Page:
DEREVO e-life

The Usurer’s Diary. Story two

06. 10. 2009, 21:53 | by DEREVO

Hound Dogs

According to the screenplay dogs should run into the funeral scene, rush to the grave, then to me and should fawn on me, sniff, bark…

But to tell the truth, they never got to my part.

7.15 a.m.

Imagine the following: A coffin is placed on two planks above a rather deep grave. The priest throws a handful of earth down… here the dogs enter. Sausages and something else tasty are smeared on the coffin.

“Ready! Standby! Playback!”
“Оn board!”
“Аnd aсtion!”

Eight crazy hounds run in and throw themselves around the corner, barking and growling at some hole in the ground.


Their trainer swearing teaches them to sniff the coffin. The dogs glance back at the hole.

“Take two!”

Dogs run in and head straight to the hole.
Sokurov comes to a decision instantly.

“There’s someone in the hole. Quick, dig another grave. Here!”

Not a problem for twelve prop handlers. All at once, ready!

8.50 a.m.

The new grave is ready. The previous one is filled up. The light is moved and gravestones are brought to the new positions.

“Camera! Aсtion!”

Dogs come running in and halt bewildered - there’s no hole any more.


Short conference follows. In the village below they borrow a cat in a bird’s cage for a lot of money. The dog trainer runs around teasing the dogs with the cage. The dogs are going nuts, the cat is yelling.

Sokurov’s idea is just genius. They put the cat into the coffin and nail the coffin shut.

“Camera! Action!”

Dogs come running in again looking for the cat or the hole.

The cat apparently lies unconscious after being nailed up in the coffin. No sound comes from her.


11.30 a.m.

Sun comes up. Famous director of photography Bruno says “Fuck!!” rather loud. Everyone agrees.

Another conference.

Some meat is put in the grave. Dogs come running in and fawn upon Margareth. She’s screaming and crying and pleading for the poor cat. Big holes are drilled in the coffin to keep the cat from choking. Sokurov asks them not to drill the cat through. The technician: “She shouldn’t be that stupid, she will dodge the drill”. The cat’s owner speaks loudly to the coffin trying to calm her pet.

“Take five!! Camera…!! Action!! Stop!!”

The dogs have discovered the cage with a sheep in it and were too late for the shot. One more conference. The dog trainer gets into the grave holding a whistle. They let the cat out. The cat yells, her mistress holds her up in the air, dogs are jumping around.

Famous camera man Bruno: “Sun!!!”

The sun advances swiftly. Make-up people put powder on Margareth’s face. She’s happy for the cat.

Sokurov: “Margareth, look sternly. It’s your brother in the coffin!” Everyone laughs out hysterically.


Dog trainer blows his whistle! Dogs come running in and fall down into the grave one by one.



Sokurov: “Wonderful. Perfect! Done! It just can’t be… Thank you.”

Text: Anton Adasinsky
English text editor: Jennifer Williams


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NOW - 29.05.2009 - Light Patches

29. 05. 2009, 20:20 | by DEREVO


How is it called in English; the ‘flash’, the ‘rush’? In Russian this is ‘prikhod’…

I sat on the bank and it looked like Alisa was checking the construction for walking on the water’s surface. You know, she’s quite risible…

A small pond. It was very hot. Water threw back the bright patches of light…

I closed my eyes but not very much changed. Alisa’s shape became black-and-white. Somebody said distinctly, “We shouldn’t speak of the light specks’ colour.”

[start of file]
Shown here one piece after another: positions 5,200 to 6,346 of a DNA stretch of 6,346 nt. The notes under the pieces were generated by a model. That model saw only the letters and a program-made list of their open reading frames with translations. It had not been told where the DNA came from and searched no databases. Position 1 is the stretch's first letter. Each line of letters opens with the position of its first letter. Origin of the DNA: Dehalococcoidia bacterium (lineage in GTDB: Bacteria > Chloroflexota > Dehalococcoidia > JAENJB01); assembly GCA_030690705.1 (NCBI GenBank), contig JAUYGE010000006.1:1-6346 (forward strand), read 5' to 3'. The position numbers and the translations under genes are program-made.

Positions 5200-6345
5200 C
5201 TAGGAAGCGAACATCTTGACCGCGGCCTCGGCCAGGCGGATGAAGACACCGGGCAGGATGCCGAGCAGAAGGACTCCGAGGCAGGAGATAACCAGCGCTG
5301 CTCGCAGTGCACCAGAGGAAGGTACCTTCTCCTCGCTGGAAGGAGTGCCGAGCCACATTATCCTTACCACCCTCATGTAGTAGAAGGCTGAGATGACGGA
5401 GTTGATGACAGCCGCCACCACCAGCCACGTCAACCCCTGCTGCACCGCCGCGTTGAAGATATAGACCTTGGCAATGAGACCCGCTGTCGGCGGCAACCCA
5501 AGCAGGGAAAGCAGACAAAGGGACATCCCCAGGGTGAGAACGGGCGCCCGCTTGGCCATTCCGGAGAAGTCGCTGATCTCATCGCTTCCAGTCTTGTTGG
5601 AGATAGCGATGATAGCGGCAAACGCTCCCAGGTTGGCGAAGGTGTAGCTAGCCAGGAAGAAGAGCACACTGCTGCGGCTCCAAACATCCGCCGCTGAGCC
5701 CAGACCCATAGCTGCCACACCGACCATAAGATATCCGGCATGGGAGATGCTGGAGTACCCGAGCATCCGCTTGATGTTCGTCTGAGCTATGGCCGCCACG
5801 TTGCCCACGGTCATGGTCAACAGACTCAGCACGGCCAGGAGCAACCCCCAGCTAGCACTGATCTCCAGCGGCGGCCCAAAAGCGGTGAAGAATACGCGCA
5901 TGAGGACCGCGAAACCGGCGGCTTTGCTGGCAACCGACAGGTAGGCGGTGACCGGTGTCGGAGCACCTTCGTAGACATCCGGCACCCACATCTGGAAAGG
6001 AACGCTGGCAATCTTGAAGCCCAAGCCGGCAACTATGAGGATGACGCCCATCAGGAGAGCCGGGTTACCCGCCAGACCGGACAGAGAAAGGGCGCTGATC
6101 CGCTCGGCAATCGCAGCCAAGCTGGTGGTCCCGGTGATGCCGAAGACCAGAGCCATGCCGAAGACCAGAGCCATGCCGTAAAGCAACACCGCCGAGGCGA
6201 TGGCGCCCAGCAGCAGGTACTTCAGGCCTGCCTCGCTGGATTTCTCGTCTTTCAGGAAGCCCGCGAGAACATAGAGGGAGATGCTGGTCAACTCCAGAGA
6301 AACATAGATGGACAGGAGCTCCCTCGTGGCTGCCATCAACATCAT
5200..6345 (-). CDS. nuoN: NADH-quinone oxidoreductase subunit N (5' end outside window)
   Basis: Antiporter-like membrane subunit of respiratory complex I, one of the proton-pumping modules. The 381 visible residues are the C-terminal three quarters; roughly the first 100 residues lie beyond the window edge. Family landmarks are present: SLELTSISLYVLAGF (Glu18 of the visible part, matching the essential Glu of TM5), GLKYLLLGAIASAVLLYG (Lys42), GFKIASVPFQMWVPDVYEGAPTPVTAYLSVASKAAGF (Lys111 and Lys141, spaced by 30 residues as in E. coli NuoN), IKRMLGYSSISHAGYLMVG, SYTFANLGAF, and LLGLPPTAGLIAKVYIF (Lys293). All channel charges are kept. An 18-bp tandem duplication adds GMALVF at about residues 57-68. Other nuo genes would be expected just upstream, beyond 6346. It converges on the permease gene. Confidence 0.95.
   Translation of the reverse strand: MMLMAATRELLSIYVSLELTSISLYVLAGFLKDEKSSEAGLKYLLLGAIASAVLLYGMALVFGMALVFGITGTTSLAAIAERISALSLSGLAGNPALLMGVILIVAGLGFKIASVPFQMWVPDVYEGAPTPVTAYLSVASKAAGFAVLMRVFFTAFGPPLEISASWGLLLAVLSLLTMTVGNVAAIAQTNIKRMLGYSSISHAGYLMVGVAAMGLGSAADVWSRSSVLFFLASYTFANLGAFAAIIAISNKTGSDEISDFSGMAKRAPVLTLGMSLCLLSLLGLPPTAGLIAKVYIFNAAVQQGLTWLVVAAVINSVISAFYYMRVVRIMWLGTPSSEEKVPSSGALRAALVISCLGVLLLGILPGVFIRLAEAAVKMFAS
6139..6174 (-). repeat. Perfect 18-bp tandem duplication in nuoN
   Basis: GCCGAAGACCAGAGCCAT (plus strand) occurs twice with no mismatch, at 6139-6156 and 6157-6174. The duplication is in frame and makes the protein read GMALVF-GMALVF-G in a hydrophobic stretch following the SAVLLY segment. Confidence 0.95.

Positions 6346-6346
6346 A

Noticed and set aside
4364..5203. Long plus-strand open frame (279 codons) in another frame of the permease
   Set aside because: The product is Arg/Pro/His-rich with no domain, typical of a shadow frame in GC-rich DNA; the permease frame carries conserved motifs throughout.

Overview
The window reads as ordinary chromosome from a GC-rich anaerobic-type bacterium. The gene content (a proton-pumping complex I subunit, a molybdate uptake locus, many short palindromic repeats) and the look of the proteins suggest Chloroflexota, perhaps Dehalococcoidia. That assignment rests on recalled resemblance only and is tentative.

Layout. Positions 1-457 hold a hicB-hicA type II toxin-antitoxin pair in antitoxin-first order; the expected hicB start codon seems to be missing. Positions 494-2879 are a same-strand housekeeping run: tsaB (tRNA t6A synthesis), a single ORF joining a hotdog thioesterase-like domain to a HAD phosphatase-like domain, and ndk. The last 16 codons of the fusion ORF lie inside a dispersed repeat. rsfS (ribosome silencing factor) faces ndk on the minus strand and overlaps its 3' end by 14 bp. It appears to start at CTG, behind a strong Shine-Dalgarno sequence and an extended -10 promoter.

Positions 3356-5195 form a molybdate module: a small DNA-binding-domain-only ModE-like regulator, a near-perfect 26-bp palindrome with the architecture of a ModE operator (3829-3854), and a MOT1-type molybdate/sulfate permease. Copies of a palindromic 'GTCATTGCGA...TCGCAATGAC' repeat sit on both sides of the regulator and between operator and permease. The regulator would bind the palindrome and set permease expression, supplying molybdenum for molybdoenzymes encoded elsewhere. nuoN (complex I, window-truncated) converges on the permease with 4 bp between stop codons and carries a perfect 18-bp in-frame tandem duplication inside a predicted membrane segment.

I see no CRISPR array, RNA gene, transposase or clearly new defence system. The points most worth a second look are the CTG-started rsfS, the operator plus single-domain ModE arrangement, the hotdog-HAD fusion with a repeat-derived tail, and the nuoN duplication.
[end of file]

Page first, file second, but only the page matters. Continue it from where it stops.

First I realised that Alisa was repeating one and the same comic phrase. And this at regular intervals. I knew it was a preparation.

I was falling asleep somehow. The birds’ chorus grew stronger. Alisa’s laughter became quieter but jerky. Now it was obviously a Morse code, and instantly the light specks glistened behind my closed eyelids.

They pulsated along the rhythm of Alisa’s laughter. It seemed that they were pouring down, all alike in a form, all like tiny smiles. The water was laughing.

Furthermore, I realised clearly that the main function of the water was to bring people to a smile, to make them happy.

Watching the dance of the light patches, I knew that I couldn’t influence their size or their speed, and I couldn’t turn my head away.

Immediately there came a confidence about music and the sound waves.

I could memorize it easily and knew that I would be able to explain it in words later. I learned that ice is the water’s slumber, that Geisha’s religion is a happiness to be in somebody else’s form, and that the speed of the clouds, not the wind, defines the rhythm of a day.

Everything came to me in simple sentences. Apparently with a slight accent.

Something touched my toes. I opened my eyes. A dog. She was looking at me attentively. We were interested in each other. Her master pulled on a leash. She jumped on the pond’s bank and started to bite the waves, her upper lip curled a bit. “She’s laughing”, said Alisa.

The dog was playing with waves. The world’s sounds returned but they were different now.


Alisa in St. Petersburg. Photo - Elena YarovayaMagic water-walker... Photo - Elena YarovayaElena Yarovaya. Photo - Anna BogodistBirthday cake. Photo - Anna Bogodist
Magic dog... Photo - Elena YarovayaBahtroom in museum... Photo - Elena YarovayaThe leaf of magic water lillies... Photo - Elena YarovayaRoman Dubinnikov. Photo - Anna Bogodist
Magic shoes... Photo - Elena YarovayaMagic stick...  Photo - Elena YarovayaAnton Adasinsky. Final bow. Chemiakin's Nutcracker in Mariinsky Theater. St. Petersburg.


Text: Anton Adasinsky
English text editor: Jennifer Williams
Photo: Anna Bogodist, Elena Yarovaya
Photo design: Elena Yarovaya

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